As a foreign language teacher, you will quickly discover that you have limited words in which you can convey an idea or emotion to your students. That’s why when you are a foreign language teacher, body language is even more important than ever; this can be a very effective communication tool between you and your students. Using proper body language can also help you develop effective classroom management skills and it may even allow you to influence your students
Here’s a list of ways to use body language to improve your classroom management skills:
Have Good Posture. When you slouch, slump or lean over, you look like you lack confidence. If you want to win favor with your students you need to look like you know what you’re doing – because you do! Good posture lets your students know that you are a capable leader that they should listen to and trust. So, stop slouching and stand up straight!
When you are a foreign language teacher, body language is even more important than ever; this can be a very effective communication tool between you and your students.
Be Expressive and Use Gestures. When it comes to lower-level students, gestures and facial expressions can make a big difference. If you’re having trouble explaining a specific adjective or you don’t want to give your students the answer with a simple translation, try acting out or
Keep your Arms Open. Just like desks and podiums, crossed arms can make you seem standoffish and unapproachable to your students. Crossed arms keep a person closed off from others and as a teacher that’s the last thing you want to do. Instead, keep your arms open. You can use your hands and arms in an open manner to express grandiose ideas or to add character to your speaking. If you aren’t good at talking to your hands, you can keep them by your side, but just be sure you don’t cross them.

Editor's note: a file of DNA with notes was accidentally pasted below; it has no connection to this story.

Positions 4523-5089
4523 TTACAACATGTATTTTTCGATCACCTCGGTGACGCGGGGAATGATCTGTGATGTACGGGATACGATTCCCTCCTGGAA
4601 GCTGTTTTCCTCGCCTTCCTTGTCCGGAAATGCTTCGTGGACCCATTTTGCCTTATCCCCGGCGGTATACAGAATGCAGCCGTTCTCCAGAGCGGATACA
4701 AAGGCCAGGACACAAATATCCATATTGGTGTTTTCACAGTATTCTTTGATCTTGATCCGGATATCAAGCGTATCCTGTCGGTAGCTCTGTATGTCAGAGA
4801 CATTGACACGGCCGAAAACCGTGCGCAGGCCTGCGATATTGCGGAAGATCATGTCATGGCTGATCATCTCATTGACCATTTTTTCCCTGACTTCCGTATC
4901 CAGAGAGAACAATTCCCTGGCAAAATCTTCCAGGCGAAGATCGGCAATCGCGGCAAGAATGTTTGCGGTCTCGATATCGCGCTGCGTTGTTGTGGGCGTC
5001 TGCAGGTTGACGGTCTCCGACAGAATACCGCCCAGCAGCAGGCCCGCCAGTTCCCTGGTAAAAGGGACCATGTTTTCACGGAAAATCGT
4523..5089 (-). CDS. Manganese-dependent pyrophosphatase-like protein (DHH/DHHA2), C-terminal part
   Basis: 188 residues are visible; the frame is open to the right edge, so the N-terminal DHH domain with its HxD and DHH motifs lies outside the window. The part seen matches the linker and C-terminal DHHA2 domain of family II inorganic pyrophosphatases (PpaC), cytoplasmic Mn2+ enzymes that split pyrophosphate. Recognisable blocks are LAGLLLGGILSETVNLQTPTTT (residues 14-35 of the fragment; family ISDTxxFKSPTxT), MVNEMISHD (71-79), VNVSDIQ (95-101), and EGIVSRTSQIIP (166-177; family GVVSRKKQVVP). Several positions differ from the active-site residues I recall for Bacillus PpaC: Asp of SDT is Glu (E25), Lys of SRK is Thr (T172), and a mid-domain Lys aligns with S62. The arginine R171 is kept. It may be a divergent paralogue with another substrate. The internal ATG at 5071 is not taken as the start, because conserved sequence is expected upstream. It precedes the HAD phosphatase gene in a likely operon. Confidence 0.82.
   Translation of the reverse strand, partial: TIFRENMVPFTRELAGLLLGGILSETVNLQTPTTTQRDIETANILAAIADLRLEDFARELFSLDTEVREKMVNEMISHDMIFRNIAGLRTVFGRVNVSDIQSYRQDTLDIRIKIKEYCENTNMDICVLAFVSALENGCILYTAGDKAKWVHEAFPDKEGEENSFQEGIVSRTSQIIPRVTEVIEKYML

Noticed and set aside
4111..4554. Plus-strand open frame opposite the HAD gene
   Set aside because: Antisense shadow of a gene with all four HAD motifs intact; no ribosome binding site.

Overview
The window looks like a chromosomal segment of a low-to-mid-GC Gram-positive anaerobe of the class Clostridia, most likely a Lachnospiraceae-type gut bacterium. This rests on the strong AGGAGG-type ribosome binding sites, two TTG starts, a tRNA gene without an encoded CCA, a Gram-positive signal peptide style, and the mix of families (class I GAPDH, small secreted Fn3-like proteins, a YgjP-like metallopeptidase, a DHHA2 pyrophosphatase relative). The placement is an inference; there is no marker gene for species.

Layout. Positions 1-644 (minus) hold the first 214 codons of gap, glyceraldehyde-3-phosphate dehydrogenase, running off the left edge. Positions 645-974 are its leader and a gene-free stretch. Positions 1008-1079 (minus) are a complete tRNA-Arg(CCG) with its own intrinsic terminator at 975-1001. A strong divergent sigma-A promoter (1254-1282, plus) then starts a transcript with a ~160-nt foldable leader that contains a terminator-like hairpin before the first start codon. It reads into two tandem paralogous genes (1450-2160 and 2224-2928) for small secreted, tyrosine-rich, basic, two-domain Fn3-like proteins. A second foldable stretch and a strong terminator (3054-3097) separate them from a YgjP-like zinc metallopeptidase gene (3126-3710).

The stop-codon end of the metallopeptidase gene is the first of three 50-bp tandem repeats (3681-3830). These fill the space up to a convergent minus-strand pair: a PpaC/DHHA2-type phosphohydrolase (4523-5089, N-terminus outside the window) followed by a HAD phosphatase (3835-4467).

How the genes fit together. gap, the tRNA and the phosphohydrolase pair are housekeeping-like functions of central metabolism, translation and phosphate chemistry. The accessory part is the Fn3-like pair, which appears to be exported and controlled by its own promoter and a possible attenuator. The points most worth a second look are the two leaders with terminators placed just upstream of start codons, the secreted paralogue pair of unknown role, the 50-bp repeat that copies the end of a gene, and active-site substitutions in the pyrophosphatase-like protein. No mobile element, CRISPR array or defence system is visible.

Smile! You may not have considered a simple smile as a part of body language, but it is. Smiling is a universal body language that will break down any cultural or linguistic barriers that may exist between you and your students. By smiling, you will make your students feel safe and reassured. Keeping your face animated will also help your students engaged with what you are saying.
Change Positions. Standing in front of your students like a cement statue is probably one of the fastest ways to lose their interest. Instead, move around every 30 seconds to two minutes. Walk a few steps forward. Use your arms. Touch a student’s desk. These movements seem simple, but your students will follow you with their eyes, and in turn will stay more engaged.
Make Eye Contact. When you are standing at the front of a classroom full of thirty students it may seem difficult to give your individual attention, but you can. When you are speaking, don’t just gaze out into the sea of faceless students. Make eye contact with your students. You can hold your gaze with one student for about 15-30 seconds before changing to another student. Your students are likely to pay more attention when they know you’re speaking directly to them.
These are just a few ways that good body language can help you in the classroom. Remember, teaching is often like public speaking. It may not come naturally at first, and you will have to consciously think about it. You may also want to practice in front a mirror at home to help you really get it right.
Are there any other tips you would add to this list? Let us know!